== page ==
My friend, Maria, and her husband Roger babysat for their grandson a few weekends ago and thoroughly enjoyed their time. Maria, however, remarked to me that Roger noticed how neither mother or father failed to say “Thank-you.” It just seemed like the young couple felt the grandparent’s time with the baby was more of a gift to them than anything which needed to be thanked. Roger was the one who had brought up his feelings of being taken for granted, and how it hurt.
In thinking on those grandparents’ situation, I focused back on our Catholic liturgy to a passage I love. Within the Eucharistic Prayer No. 2, it states, “It is truly right and just, our duty and our salvation, always and everywhere to give you thanks, Father most holy, through your beloved Son, Jesus Christ, your Word through whom you made all things, whom you sent as our Savior and Redeemer, incarnate by the Holy Spirit and born of the Virgin.” I love hearing our Priest say those words, for it is indeed our duty and our salvation to give God “thanks.”
But why? What does thankfulness do for us? What does it release in our spirits? In 1 Thessalonians 5: the Bible states: “Live in peace with one another. We urge you, brethren, admonish the unruly, encourage the fainthearted, help the weak, be patient with everyone. See that no one repays another with evil for evil, but always seek after that which is good for one another and for all people. Rejoice always; pray without ceasing; in everything give thanks; for this is God’s will for you in Christ Jesus.” Here we can learn that that thankfulness releases God’s will in us. It is not a tricky suggestion to further complicate living, but thankfulness is His desire for those who have trusted their lives into Jesus’ hands.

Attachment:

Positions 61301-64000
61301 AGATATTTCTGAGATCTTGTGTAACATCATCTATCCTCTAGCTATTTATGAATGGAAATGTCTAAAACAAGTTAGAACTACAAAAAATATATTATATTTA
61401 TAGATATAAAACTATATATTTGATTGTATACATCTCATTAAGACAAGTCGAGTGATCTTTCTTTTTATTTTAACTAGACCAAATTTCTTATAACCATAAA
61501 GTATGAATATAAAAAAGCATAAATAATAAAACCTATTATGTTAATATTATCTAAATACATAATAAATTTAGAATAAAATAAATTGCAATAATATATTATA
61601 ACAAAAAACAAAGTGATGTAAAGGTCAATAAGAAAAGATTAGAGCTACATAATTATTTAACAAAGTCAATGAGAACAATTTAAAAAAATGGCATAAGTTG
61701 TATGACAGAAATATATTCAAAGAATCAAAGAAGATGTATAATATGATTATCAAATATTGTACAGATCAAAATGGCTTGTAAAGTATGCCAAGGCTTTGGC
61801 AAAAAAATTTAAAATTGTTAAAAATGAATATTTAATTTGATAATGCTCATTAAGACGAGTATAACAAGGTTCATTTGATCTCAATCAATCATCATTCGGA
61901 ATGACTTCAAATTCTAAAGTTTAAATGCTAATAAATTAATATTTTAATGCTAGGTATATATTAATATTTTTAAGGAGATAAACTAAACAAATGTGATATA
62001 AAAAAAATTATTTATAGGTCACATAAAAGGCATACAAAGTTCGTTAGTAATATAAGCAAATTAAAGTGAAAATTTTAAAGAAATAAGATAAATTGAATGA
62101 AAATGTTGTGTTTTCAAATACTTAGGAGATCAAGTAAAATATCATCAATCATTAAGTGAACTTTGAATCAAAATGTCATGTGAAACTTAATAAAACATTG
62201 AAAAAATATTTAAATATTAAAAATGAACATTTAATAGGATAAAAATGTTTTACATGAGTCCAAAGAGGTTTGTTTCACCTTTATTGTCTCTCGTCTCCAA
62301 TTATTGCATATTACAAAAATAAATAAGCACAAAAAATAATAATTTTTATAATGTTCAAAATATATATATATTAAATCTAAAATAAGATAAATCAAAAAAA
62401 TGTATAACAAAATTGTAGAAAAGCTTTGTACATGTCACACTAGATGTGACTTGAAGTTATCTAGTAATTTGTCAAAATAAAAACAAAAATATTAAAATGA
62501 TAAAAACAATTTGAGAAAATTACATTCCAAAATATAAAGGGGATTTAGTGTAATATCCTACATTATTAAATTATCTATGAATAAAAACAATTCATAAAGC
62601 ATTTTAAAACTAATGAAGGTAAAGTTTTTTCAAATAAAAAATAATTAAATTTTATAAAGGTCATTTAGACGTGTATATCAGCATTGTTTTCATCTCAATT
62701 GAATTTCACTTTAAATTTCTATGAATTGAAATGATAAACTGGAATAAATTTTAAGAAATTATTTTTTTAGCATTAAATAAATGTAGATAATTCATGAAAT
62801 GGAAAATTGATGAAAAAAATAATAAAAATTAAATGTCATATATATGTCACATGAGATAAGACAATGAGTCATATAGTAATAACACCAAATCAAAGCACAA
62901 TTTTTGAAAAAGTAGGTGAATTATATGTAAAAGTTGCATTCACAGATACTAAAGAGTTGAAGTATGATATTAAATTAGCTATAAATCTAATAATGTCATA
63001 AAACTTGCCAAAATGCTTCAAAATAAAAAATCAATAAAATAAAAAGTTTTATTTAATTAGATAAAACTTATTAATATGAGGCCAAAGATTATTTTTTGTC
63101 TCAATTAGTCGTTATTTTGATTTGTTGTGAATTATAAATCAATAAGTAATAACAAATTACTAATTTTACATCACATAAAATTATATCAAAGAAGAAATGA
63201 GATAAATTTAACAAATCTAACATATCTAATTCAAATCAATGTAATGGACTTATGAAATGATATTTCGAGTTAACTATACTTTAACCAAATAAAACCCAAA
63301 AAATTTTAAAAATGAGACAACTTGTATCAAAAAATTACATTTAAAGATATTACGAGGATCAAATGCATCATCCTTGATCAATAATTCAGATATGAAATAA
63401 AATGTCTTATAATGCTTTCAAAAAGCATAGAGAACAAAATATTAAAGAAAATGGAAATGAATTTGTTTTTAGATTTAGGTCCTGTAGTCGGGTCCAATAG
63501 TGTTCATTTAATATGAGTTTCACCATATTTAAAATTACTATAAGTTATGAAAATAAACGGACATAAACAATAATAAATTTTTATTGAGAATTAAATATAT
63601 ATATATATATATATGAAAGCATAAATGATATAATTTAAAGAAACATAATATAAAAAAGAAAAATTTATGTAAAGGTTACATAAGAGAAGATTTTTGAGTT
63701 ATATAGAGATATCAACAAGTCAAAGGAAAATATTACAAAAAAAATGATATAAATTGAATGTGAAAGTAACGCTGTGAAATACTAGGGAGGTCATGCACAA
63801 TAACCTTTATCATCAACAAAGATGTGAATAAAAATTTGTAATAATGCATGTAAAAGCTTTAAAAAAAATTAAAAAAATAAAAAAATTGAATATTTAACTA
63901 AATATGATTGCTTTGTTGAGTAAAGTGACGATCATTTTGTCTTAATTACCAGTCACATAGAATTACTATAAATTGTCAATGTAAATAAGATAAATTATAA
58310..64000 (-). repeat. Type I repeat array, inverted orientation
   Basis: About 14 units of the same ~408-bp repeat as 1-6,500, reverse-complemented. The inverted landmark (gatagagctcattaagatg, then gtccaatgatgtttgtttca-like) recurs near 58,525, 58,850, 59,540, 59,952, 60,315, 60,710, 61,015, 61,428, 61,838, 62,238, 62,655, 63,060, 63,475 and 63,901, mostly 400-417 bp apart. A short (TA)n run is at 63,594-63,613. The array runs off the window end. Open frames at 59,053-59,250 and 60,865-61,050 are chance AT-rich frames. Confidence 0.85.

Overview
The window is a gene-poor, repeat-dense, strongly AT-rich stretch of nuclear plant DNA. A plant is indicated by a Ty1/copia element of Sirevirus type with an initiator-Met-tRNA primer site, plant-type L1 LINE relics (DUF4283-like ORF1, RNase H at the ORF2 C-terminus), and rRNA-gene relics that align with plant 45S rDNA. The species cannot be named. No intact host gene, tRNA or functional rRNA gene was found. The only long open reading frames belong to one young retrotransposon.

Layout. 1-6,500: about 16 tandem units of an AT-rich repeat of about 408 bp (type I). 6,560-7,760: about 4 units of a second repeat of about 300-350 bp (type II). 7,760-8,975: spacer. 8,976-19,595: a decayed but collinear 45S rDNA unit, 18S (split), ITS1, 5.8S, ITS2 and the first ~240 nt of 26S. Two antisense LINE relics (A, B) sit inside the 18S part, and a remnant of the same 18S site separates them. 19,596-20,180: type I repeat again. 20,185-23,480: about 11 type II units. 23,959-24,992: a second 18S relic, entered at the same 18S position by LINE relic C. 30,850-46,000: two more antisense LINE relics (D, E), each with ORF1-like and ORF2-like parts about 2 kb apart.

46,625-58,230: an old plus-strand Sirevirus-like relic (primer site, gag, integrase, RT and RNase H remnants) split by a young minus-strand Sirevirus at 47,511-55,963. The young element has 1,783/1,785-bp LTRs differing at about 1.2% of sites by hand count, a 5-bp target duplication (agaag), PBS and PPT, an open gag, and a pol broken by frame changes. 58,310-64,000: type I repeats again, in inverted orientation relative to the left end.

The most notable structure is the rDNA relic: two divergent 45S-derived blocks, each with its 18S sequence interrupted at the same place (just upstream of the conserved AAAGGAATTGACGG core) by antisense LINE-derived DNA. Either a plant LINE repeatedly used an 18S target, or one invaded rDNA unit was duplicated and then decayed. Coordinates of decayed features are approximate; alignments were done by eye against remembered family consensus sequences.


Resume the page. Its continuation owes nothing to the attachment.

Thankfulness just plain DISPELS. It rids us of fear, lack of trust, bitterness; and it engenders a human environment of looking for the good in all situations. It makes us open to God’s plan for our lives, not solely our intentions. Thankfulness produces trust that although we can’t understand what might be going on, we can be in peace because we have an Advocate who truly does know.
But how do you become a thankful person if you are a worrier or a doubter? Well again we can find our answer within the Bible from Saint Paul when he states in Philippians 4:4-7, “Rejoice in the Lord always; again I will say, Rejoice. Let your gentleness be known to everyone. The Lord is near. Do not worry about anything, but in everything by prayer and supplication with thanksgiving let your requests be made known to God. And the peace of God, which surpasses all understanding, will guard your hearts and your minds in Christ Jesus.” To become a thankful person who is free from worry or anxiety, JUST DO IT! It really is that simple, for what can one drop of worry do for you? Absolutely nothing!
On a personal note, I decided to quit worrying many years ago when I saw my husband’s mother develop Alzheimer Disease which lasted for 16 years before her death. She was a constant worrier, and in my heart of hearts I couldn’t help but feel that that stress and strain had taken a toll on her brain; so I let worry go and replaced it with thankfulness–my duty and my salvation.
Saint Matthew even addresses worry ( which of course is the antithesis of thankfulness) when Christ says in Matthew 6: 25-25-34, “Therefore I tell you, do not worry about your life, what you will eat or what you will drink,or about your body, what you will wear. Is not life more than food, and the body more than clothing? Look at the birds of the air; they neither sow nor reap nor gather into barns, and yet your heavenly Father feeds them. Are you not of more value than they? And can any of you by worrying add a single hour to your span of life? And why do you worry about clothing? Consider the lilies of the field, how they grow; they neither toil nor spin, yet I tell you, even Solomon in all his glory was not clothed like one of these. But if God so clothes the grass of the field, which is alive today and tomorrow is thrown into the oven, will he not much more clothe you—you of little faith? Therefore do not worry, saying, ‘What will we eat?’ or ‘What will we drink?’ or ‘What will we wear?’ For it is the Gentiles who strive for all these things; and indeed your heavenly Father knows that you need all these things. But strive first for the kingdom of God and his righteousness, and all these things will be given to you as well. So do not worry about tomorrow, for tomorrow will bring worries of its own. Today’s trouble is enough for today.”